A team of researchers led by Jörg Romeis from the Agroscope Reckenholz-Tänikon Research Station found that genetically modified cotton plants containing a gene of Bt (Bacillus thuringiensis) are more susceptible to attack by other insects. Romeis found that the Bt cotton does not use its “defense system” when fed upon by other insects, such as aphids, as compared to non-Bt cotton. This finding may partly explain why cotton fields in China and other areas are experiencing significantly more pest problems. Genetically modified cotton is grown on over 80% of all cotton fields in the world.
Corn Rootworm Resistant to Genetically Engineered Crops
The EPA Insect Resistance Management team announced that in certain parts of the U.S. Corn Belt, corn rootworm is now resistant to genetically modified corn containing a gene of Bacillus thuringiensis (Bt). Corn rootworm can be a devastating pest of corn, feeding on roots and weakening a crop. The GM corn was first marketed by Monsanto in 2003. The company has agreed to initiate several actions and changes related to the registration of GM products containing the Bt toxin to address the resistance issue.
Useful Publications and Websites
• Everything About Peaches is not a new website, but worth mentioning. The site provides both technical and popular information for commercial and backyard growers.
• Handbook of Turfgrass Insects second edition contains all aspects of turfgrass insect management with color photos, insect life stages, life cycle charts, and distribution maps.
• "Pollinator Protection" information and resources that inform applicators on the proper use of pesticides in relation to protecting honey bees.
Calendar of Events
April 23, 2013 NAIPSC Webinar Series: Dr. Bethany Bradley, University of Massachusetts, "Models: what are they really telling us about invasive plants?", http://ipscourse.unl.edu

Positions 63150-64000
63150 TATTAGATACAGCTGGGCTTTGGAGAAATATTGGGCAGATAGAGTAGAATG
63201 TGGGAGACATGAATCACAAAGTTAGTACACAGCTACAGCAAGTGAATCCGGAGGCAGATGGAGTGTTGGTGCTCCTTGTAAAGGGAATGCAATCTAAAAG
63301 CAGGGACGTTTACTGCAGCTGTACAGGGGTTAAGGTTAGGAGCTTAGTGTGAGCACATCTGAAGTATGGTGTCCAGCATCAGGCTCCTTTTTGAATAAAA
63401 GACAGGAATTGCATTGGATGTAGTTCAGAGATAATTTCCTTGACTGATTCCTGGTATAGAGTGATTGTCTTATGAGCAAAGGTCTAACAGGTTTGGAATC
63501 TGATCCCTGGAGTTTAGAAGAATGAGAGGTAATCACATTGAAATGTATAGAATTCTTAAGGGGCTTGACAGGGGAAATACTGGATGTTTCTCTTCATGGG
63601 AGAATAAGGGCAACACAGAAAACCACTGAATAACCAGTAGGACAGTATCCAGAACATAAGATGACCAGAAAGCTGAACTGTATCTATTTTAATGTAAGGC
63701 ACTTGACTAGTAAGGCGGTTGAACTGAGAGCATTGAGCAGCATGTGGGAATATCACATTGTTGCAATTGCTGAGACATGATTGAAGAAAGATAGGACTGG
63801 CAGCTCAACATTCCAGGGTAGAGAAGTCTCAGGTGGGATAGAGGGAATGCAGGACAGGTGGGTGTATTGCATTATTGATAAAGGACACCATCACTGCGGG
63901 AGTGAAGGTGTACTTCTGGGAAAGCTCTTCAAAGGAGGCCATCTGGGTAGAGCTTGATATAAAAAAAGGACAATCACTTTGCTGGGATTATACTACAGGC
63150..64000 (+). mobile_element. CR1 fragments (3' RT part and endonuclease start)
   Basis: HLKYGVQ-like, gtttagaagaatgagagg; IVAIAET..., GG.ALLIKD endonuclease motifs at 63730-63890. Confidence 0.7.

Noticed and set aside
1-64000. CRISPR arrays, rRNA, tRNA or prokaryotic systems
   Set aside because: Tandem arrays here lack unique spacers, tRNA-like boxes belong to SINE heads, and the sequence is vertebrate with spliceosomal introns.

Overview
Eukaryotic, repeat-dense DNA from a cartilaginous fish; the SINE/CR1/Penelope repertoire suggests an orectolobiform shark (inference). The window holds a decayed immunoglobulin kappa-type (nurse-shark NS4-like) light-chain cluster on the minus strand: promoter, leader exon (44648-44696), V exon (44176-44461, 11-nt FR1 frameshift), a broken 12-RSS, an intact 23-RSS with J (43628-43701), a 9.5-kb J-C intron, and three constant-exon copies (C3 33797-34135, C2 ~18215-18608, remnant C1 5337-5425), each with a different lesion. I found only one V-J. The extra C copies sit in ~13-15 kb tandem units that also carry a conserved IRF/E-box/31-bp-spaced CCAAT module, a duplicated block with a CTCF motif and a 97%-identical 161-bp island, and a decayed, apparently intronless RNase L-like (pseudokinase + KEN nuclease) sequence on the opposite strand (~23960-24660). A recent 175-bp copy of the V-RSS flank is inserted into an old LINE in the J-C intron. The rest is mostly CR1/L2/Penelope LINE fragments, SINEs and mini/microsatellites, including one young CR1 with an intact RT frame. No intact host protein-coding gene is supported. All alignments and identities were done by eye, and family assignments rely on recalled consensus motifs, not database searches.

April 24, ONLINE: Cover Crop Mixes: Getting the Cover Crop You Want, archive.constantcontact.com
May 9, 2013 NAIPSC Webinar Series: Charlotte Adelman, Author of Midwestern Native Garden, "Is there a complimentary native replacement for every invasive or non-native plant species?", http://ipscourse.unl.edu
July 21-25, 26th International Congress for Conservation Biology (ICCB), Baltimore, MD, www.conbio.org/Activities/Meetings
July 22 - 25, American Society for Horticultural Science 2013, Palm Desert, CA, www.invasivespeciesinfo.gov/news/calendar.php
August 4 - 9, 98th Ecological Society of America Annual Meeting, Minneapolis, MN, www.esa.org/meetings/upcomingmeetings
August 10 - 14, 2013 American Phytopathological Society Annual Meeting, Austin, TX, www.apsnet.org
August 11 - 24, Planning and Implementing Sustainable IPM Systems, Corvallis, OR,
- This two-week course offered by the Integrated Plant Protection Center at Oregon State University, includes seminars, discussions, and case studies to help participants will build their capacities to work with farmers to plan and implement sustainable integrated pest management programs. The course will employ innovative teaching and learning methods that maximize participation and engagement, and draw upon data and experiences with real farms and farmers. Attendees will specifically address the challenges of implementing IPM in systems that are subject to novel, invasive pests and systems experiencing the increasing uncertainties associated with climate change.